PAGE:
Academic journal article Genetics

Modified Hudson-Kreitman-Aguadé Test and Two-Dimensional Evaluation of Neutrality Tests

Academic journal article Genetics

Modified Hudson-Kreitman-Aguadé Test and Two-Dimensional Evaluation of Neutrality Tests

Article excerpt

ABSTRACT

There are a number of polymorphism-based statistical tests of neutrality, but most of them focus on either the amount or the pattern of polymorphism. In this article, a new test called the two-dimensional (2D) test is developed. This test evaluates a pair of summary statistics in a two-dimentional field. One statistic should summarize the pattern of polymorphism, while the other could be a measure of the level of polymorphism. For the latter summary statistic, the polymorphism-divergence ratio is used following the idea of the Hudson-Kreitman-Aguadé (HKA) test. To incorporate the HKA test in the 2D test, a summary statistic-based version of the HKA test is developed such that the polymorphism-divergence ratio at a particular region of interest is examined if it is consistent with the average of those in other independent regions.

(ProQuest Information and Learning: ... denotes formulae omitted.)

SINCE the development of the coalescent theory (KINGMAN 1982; HUDSON 1983; TAJIMA 1983), a number of polymorphism-based statistical tests have been developed to examine a neutral null model (i.e., neutrality tests). With increasing intraspecific variation data in various species, these tests have been ubiquitous tools inmolecular population genetic analysis (KREITMAN 2000).

Neutrality tests include the following two major categories, although there are other types of tests available such as haplotype tests (HUDSON et al. 1994; FU 1996; SABETI et al. 2002) (see INNAN et al. 2005, for a recent review of haplotype tests). The first category focuses on the amount of polymorphism. Balancing selection increases the level of polymorphism because multiple alleles are likely maintained for a long time (HUDSON and KAPLAN 1988), while the level of polymorphism is reduced shortly after a fixation of adaptive mutation. This event is called a selective sweep because the fixation of a beneficial allele could sweep out the variation in the surrounding region of the selection target site by the hitchhiking effect (KAPLAN et al. 1989). The Hudson- Kreitman-Aguadé (HKA) test (HUDSON et al. 1987) focuses on this effect of selection by comparing the levels of polymorphism and divergence from an outgroup (see also WRIGHT and CHARLESWORTH 2004).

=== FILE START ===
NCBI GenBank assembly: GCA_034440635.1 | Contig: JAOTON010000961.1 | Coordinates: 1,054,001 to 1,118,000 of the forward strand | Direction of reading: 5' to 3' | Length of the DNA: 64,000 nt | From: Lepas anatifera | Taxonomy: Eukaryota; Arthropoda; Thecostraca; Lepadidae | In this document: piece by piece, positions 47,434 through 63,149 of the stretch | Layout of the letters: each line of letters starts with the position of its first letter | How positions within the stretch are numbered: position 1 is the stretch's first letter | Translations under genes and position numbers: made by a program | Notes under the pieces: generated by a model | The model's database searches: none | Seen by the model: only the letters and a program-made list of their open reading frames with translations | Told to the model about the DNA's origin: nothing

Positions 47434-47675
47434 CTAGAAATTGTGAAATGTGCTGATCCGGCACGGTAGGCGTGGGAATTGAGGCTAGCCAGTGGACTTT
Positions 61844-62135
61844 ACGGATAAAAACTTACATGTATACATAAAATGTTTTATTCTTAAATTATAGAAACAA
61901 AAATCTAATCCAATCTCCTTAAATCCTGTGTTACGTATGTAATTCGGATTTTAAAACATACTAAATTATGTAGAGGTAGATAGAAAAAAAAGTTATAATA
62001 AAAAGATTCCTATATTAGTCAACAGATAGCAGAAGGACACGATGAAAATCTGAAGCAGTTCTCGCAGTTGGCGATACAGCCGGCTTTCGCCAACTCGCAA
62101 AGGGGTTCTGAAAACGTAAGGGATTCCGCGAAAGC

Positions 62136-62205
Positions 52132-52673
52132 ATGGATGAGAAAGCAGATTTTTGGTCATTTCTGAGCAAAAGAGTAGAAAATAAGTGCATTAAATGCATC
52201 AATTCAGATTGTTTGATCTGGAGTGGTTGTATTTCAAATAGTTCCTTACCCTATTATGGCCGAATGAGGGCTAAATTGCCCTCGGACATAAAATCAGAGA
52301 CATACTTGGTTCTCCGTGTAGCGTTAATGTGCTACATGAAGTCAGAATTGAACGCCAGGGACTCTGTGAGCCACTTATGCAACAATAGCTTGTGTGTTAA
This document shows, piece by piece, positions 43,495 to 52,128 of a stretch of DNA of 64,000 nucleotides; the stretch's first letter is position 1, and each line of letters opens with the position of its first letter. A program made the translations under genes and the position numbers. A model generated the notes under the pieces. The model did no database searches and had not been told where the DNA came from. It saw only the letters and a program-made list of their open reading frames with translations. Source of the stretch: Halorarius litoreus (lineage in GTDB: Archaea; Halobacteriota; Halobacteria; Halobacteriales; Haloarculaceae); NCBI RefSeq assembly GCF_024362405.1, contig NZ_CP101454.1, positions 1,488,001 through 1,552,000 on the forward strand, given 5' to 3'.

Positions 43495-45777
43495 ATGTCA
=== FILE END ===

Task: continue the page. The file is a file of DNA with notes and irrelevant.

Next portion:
The second major category of neutrality tests examines whether the observed frequency spectrum of nucleotide polymorphism is consistent with the neutral expectation. Tajima (1989) has devised a simple method that compares ... and ..., two unbiased estimators of θ, the population mutation rate. ... is identical to the average number of pairwise nucleotide differences, which can be a direct estimator of θ (TAJIMA 1983). ... is an estimator based on the number of segregating sites, S (WATTERSON 1975). Tajima's D is defined as ..., and its expectation under the standard neutral model of a constant-size population is ~0. Balancing selection creates an excess of alleles in intermediate frequencies so that Tajima's D is likely positive, while Tajima's D tends to be negative in a region shortly after a selective sweep or under the pressure of purifying selection due to an excess of variation in low frequencies. A number of tests similar to Tajima's D have been developed (FU and LI 1993; SIMONSEN et al. 1995; FAY and WU 2000).

Thus, most neutrality tests use either the amount or the allele frequency spectrum of polymorphism. That is, those tests do not use part of the important information, which could result in a loss of power to detect selection. For example, consider a gene that experienced a recent selective sweep so that no polymorphism is observed. The HKA test could work, but the second category of tests cannot be performed when the number of segregating sites is zero. This article introduces a simple algorithm to examine both the amount and the freqeuncy spectrum of polymorphism simultaneously, which is referred to as the two-dimensional (2D) test because it examines a pair of test statistics in a two-dimensional field. …

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